Years ago I read a magazine article where someone involved with maintaining the Hendrix legacy claimed to have around 300 hours of unreleased material – demos, studio jams and live recordings – stored in a bank vault in Manhattan. Fifty years on from its original release, and there’s certainly a more lengthy article to be written about how ‘Electric Ladyland’ was recorded and about Jimi Hendrix, a performer who seems to gain in actual notoriety with the passing of the years, an increasingly mysterious figure among the rock pioneers of the late 60s.
A lot of this revolves around the actual quality of his music. No oldies radio show is complete without ‘Purple Haze’ or maybe ‘The Wind Cries Mary’, and there are several tracks on ‘Electric Ladyland’ that a lot of people would recognise, although for the most part you’ve probably never heard more than half of it unless you are a present day Hendrix enthusiast.
Expanded from its original 16 tracks to 37, ‘Electric Ladyland’ seems like a colossal monument to a highly original talent, steeped as it is in the experimentalism of five decades previously. It’s easy to forget that Hendrix was as big a star as Prince or perhaps even Lennon in his day, selling millions of albums and reputedly the world’s highest paid musician in 1969. Nowadays he’s probably best remembered for practically eating his guitar and burning its remains at the Isle Of Wight festival in 1970, so there is an element of surprise in hearing exactly what his third album consists of.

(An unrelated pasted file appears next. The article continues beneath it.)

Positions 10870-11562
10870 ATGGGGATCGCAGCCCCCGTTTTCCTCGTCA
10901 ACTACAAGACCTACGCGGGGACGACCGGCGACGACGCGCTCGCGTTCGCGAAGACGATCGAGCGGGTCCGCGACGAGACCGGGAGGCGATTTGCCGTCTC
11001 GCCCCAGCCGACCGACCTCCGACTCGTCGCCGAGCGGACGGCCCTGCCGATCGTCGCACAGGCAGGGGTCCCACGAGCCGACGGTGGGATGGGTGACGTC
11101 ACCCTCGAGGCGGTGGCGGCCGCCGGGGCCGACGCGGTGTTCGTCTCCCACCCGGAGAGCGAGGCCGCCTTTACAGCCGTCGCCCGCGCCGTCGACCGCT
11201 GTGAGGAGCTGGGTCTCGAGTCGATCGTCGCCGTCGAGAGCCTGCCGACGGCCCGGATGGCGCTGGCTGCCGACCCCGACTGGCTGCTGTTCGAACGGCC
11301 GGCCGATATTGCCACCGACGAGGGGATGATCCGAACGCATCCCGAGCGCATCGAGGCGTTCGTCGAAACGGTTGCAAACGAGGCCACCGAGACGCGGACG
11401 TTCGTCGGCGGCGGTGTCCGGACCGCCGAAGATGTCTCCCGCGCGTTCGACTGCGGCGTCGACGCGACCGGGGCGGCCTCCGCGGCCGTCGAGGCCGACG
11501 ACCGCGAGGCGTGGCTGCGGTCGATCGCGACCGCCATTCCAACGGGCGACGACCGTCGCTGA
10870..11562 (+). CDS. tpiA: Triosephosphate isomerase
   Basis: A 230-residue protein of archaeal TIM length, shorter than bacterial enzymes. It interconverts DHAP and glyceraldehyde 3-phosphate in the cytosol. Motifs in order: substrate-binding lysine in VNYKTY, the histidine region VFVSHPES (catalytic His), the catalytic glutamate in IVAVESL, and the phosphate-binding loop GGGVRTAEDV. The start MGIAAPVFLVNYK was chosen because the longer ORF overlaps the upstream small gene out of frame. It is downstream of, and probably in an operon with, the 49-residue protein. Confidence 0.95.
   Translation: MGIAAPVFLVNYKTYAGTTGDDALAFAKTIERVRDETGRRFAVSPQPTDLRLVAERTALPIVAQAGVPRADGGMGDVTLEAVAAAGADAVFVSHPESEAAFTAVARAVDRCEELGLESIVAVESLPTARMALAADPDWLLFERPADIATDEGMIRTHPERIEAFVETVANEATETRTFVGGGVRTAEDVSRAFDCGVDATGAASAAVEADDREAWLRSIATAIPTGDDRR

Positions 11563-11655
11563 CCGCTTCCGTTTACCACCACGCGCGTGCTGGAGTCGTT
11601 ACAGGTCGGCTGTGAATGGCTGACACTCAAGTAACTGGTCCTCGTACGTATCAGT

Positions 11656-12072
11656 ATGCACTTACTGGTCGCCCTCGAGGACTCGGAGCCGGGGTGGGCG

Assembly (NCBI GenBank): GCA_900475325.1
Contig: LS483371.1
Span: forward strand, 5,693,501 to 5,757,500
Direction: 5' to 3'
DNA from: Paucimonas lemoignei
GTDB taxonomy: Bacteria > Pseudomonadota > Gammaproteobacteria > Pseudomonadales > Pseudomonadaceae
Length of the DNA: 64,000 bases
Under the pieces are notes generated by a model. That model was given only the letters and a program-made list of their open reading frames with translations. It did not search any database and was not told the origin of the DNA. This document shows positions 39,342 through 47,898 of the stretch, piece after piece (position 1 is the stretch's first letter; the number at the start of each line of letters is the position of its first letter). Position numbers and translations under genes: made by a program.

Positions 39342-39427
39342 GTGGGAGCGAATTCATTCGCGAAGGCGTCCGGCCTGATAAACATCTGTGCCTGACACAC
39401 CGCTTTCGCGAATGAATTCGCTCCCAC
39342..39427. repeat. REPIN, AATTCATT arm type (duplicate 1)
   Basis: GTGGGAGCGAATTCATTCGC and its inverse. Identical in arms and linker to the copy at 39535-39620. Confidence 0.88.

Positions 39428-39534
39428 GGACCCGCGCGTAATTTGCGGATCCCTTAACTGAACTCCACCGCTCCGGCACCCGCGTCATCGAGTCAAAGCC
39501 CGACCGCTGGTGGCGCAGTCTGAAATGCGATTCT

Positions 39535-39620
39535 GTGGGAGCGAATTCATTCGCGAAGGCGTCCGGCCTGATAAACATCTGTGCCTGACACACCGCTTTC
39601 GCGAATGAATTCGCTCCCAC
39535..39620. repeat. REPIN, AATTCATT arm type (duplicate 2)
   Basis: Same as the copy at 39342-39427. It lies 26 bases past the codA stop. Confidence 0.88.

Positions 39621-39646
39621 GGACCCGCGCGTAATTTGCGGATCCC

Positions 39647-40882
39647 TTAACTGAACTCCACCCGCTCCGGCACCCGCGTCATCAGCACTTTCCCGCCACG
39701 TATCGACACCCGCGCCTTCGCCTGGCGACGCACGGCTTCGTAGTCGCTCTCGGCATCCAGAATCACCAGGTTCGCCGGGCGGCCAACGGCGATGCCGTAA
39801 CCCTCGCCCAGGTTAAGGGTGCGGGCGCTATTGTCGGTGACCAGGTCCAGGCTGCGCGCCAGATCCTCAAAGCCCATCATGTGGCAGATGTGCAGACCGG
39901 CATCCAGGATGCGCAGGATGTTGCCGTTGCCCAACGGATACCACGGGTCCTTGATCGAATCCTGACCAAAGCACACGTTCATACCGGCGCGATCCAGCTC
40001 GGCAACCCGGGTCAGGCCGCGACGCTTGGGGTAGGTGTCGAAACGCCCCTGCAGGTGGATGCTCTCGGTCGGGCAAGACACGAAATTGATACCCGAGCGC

Yes, there are the virulent proto-funk guitar freakouts such as ‘All Along The Watchtower’ and ‘Crosstown Traffic’, but there are also ballads like ‘Little Miss Strange’ and ‘Long Hot Summer Night’ and two lengthy improvisations – ‘Voodoo Chile’ and ‘1983 (A Merman I Should Turn To Be) that are both very much of their time and a fascinating reminder of the boundary pushing recording techniques that Hendrix was at the forefront of, along with his regular Experience sidemen and a supporting cast of guest performers that is too lengthy to go into here (including Pink Floyd’s Dave Mason and Brian Jones).
On top of the remastered 16 tracks of the original album there are also a number of demo tracks including no less than five versions of ‘Long Hot Summer Night’ – Hendrix was something of a perfectionist in the studio – and 9 live tracks recorded at the Hollywood Bowl including a cover of Cream’s ‘Sunshine Of Your Love’. It’s a lot for even the most committed Hendrix fan, but ‘Electric Ladyland’ deserves its monument. It’s certainly far more than just a historical curio.